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PM accepts Hancock’s apology for breaking social distancing and ‘considers matter closed’

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Downing Street says Boris Johnson accepts Matt Hancock’s apology for breaking social distancing rules and “considers the matter closed”.

The health secretary said he has “let people down” and is “very sorry” after pictures emerged of him kissing an aide.

Questions about Mr Hancock hiring former lobbyist Gina Coladangelo surfaced after pictures in The Sun newspaper showed the health secretary, who is married, embracing the aide in his office.

Facing questions from reporters at a regular Westminster briefing, the prime minister’s spokesman did not say whether Mr Johnson had asked the health secretary to resign, nor if Hancock had offered the PM his resignation.

The spokesman also refused to address suggestions that Mr Hancock had broken the law, repeatedly pointing reporters to the health secretary’s statement.

According to the newspaper, the images, which appear to be from CCTV footage, were taken on 6 May from the Department of Health and Social Care building.

At the time the picture was reportedly taken, hugging anyone outside your household or bubble was not allowed.

The government’s roadmap out of COVID restrictions said people should maintain their distance from anyone not in their household or support bubble until 17 May.

Labour and the Liberal Democrats have called on the PM to sack the health secretary, but Mr Hancock made clear in his statement that he wants to continue.

British Conservative party lawmaker Matt Hancock Secretary of State for Health and Social Care, leaves Parliament with an aide, in London, Friday, June 14, 2019. Hancock announced he has withdrawn from the Conservative Party leadership campaign to be the next British Prime Minister. (AP Photo/Alastair Grant)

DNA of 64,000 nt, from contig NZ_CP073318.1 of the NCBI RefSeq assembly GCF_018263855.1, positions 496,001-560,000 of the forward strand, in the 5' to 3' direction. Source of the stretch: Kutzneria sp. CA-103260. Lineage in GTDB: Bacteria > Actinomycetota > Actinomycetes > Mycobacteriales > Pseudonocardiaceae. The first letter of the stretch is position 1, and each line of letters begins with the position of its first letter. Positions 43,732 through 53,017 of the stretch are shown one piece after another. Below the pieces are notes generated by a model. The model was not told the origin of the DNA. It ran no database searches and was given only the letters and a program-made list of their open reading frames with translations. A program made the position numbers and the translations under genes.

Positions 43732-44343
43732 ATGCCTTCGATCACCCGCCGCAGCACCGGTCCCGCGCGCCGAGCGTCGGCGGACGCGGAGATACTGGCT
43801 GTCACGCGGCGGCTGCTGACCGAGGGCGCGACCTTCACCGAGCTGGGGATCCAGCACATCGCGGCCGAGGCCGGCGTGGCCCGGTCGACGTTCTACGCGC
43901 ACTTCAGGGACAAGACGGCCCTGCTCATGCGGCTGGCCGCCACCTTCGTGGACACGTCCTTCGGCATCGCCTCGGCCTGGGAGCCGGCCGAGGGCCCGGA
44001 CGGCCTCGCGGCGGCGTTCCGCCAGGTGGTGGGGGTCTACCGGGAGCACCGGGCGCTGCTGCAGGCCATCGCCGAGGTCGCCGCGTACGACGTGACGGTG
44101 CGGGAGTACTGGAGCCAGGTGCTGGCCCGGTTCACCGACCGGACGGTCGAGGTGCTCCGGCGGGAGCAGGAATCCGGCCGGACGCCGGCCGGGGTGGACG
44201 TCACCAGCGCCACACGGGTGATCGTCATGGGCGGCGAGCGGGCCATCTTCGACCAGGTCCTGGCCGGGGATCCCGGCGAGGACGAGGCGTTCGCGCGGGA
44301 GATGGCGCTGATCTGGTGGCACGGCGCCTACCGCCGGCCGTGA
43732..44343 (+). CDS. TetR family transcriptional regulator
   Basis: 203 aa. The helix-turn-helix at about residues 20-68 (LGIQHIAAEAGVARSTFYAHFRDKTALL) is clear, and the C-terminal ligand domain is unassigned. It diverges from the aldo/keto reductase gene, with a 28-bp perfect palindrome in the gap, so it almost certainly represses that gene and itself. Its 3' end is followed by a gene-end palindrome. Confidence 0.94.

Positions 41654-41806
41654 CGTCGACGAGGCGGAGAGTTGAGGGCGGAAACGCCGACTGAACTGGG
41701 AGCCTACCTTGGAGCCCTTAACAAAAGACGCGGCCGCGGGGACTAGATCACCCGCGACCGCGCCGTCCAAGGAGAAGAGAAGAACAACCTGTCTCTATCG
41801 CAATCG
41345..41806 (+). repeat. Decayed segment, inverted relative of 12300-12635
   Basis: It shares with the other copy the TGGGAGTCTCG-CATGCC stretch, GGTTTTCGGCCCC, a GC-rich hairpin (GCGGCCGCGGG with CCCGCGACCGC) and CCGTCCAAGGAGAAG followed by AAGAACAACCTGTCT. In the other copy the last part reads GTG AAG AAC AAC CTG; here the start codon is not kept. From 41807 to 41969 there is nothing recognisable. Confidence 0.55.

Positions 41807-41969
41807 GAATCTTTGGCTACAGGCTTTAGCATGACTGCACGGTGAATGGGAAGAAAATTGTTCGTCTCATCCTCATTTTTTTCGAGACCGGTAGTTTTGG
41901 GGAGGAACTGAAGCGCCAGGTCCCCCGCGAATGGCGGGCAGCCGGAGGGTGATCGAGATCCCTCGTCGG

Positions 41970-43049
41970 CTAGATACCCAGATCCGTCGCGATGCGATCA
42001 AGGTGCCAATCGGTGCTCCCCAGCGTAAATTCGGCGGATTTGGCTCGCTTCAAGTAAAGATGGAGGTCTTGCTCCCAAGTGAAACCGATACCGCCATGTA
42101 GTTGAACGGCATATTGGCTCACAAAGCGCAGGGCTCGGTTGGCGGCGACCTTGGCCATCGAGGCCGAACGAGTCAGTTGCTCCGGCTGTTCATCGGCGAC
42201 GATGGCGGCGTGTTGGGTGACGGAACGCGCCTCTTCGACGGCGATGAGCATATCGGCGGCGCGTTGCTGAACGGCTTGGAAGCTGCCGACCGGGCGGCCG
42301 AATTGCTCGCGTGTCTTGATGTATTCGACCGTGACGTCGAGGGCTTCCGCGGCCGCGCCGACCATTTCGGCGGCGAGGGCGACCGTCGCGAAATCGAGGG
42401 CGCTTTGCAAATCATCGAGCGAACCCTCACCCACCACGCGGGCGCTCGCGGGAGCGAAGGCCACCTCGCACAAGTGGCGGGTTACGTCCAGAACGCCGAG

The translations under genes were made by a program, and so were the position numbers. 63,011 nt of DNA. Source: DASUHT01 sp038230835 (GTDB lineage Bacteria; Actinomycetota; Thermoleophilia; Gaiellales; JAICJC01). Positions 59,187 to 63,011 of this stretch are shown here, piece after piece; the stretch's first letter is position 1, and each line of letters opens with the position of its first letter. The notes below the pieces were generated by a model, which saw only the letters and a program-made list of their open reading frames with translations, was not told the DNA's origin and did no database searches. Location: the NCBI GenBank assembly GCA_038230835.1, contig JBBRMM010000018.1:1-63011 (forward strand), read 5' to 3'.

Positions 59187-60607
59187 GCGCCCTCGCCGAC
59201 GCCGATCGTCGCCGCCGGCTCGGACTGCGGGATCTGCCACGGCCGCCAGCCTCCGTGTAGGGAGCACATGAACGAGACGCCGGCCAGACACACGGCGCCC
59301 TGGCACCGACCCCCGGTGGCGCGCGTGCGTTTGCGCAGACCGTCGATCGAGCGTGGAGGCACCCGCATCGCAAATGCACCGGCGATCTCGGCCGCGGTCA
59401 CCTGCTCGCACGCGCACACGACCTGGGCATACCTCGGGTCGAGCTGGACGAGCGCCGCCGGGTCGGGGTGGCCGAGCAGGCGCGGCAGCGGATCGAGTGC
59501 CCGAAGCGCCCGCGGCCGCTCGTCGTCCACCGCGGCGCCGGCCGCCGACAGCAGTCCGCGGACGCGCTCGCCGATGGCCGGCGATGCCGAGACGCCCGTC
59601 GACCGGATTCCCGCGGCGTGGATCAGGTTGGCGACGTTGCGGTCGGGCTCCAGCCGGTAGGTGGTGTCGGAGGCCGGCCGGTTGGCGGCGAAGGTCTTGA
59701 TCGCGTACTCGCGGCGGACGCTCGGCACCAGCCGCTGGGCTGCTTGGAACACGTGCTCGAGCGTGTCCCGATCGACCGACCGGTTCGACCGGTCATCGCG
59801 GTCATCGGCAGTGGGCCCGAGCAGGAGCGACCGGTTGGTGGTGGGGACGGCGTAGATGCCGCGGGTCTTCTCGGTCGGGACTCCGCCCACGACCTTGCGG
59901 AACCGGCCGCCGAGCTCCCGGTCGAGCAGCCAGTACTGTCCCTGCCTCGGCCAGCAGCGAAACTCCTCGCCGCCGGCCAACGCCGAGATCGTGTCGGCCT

Image: Matt Hancock and Gina Coladangelo in 2019

“I remain focused on working to get the country out of this pandemic, and would be grateful for privacy for my family on this personal matter,” he said.

Mr Hancock’s statement comes after he did not appear at a planned constituency event on Friday morning at Newmarket Racecourse.

The Sunday Times reported in November that Mr Hancock had failed to declare he had appointed Ms Coladangelo as an unpaid adviser on a six-month contract last March and later gave her a role on the board of the Department of Health.

Ms Coladangelo, who is listed on the department’s website as a non-executive director, is the marketing and communications director at British retailer Oliver Bonas, which was founded by her husband Oliver Tress.

Her LinkedIn profile says she has been working as a non-executive director at the department since September 2020 and was at Oxford University at the same time as the health secretary.

Gina Coladangelo's LinkedIn page
Image: Gina Coladangelo’s LinkedIn page

Mr Hancock has been married to his wife Martha for 15 years and they have three children together.

The health secretary’s wife did not comment as she returned to the couple’s home in northwest London on Friday afternoon.

In a statement before Mr Hancock’s comments were released, Labour Party chair Anneliese Dodds said: “If Matt Hancock has been secretly having a relationship with an adviser in his office – who he personally appointed to a taxpayer-funded role – it is a blatant abuse of power and a clear conflict of interest.

“The charge sheet against Matt Hancock includes wasting taxpayers’ money, leaving care homes exposed and now being accused of breaking his own COVID rules.

“His position is hopelessly untenable. Boris Johnson should sack him.”

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Labour: Hancock should resign or be sacked

Reacting to his statement, Ms Dodds tweeted: “He set the rules. He admits he broke them. He has to go. If he won’t resign, the PM should sack him.”

Lib Dem leader Ed Davey said: “Matt Hancock is a terrible health secretary and should have been sacked a long time ago for his failures.

“This latest episode of hypocrisy will break the trust with the British public. He was telling families not to hug loved ones, while doing whatever he liked in the workplace.

“It’s clear that he does not share the public’s values. Rules for them and rules for us is no way to run a country.”